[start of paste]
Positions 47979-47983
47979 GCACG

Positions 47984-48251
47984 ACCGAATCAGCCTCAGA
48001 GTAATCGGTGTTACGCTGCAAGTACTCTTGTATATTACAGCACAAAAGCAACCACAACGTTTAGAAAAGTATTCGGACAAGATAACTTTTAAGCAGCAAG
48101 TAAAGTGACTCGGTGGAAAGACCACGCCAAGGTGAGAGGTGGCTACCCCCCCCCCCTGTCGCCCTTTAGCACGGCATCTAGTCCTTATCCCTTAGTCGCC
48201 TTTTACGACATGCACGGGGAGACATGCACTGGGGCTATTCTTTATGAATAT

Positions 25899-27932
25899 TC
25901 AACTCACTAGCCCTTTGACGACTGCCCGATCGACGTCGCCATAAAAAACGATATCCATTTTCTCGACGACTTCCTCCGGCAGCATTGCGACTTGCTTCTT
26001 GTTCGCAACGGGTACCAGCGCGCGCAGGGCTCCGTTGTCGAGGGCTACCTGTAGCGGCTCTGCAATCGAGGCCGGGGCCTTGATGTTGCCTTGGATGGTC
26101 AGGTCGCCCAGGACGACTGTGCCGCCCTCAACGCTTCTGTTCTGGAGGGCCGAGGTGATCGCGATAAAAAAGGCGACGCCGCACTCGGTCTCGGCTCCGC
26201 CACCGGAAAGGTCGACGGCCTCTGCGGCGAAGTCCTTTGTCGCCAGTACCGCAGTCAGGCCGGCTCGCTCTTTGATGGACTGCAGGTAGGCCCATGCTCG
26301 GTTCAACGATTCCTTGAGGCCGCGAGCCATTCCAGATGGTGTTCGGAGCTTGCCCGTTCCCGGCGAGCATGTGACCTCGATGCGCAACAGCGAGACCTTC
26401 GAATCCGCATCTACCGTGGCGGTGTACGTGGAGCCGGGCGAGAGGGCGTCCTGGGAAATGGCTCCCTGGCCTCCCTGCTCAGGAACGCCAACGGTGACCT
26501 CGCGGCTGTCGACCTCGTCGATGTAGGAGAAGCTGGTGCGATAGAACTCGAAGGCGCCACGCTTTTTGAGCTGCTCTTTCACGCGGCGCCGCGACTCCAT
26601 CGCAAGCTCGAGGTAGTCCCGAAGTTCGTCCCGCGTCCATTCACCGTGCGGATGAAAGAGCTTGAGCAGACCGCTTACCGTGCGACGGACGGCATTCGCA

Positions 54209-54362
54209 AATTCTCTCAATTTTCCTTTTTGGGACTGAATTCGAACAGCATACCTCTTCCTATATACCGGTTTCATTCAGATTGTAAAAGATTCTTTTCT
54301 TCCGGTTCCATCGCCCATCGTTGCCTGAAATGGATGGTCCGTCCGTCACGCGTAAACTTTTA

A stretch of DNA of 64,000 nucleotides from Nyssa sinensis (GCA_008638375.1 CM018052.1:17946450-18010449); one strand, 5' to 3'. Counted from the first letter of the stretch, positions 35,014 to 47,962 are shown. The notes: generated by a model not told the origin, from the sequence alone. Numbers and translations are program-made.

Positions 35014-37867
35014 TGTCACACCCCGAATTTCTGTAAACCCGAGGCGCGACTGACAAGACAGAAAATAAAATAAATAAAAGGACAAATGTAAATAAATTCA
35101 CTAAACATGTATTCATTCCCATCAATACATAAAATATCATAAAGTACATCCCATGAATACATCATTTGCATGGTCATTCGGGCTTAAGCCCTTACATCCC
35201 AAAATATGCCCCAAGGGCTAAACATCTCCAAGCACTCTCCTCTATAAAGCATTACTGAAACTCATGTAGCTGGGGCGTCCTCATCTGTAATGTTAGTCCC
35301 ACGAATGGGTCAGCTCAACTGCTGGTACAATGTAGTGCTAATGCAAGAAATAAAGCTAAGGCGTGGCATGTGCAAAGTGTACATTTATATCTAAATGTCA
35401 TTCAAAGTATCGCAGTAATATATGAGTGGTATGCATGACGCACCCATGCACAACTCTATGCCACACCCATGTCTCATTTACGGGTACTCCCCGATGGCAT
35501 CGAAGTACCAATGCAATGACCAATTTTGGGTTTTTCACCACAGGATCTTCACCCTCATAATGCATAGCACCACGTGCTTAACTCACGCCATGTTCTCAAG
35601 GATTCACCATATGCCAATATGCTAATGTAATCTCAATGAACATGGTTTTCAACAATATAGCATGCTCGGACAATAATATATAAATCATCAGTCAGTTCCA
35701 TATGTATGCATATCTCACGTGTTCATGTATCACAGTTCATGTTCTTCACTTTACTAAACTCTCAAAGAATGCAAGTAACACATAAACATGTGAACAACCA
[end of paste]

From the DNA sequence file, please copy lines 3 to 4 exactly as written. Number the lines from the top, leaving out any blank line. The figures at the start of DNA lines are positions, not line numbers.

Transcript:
Positions 47984-48251
47984 ACCGAATCAGCCTCAGA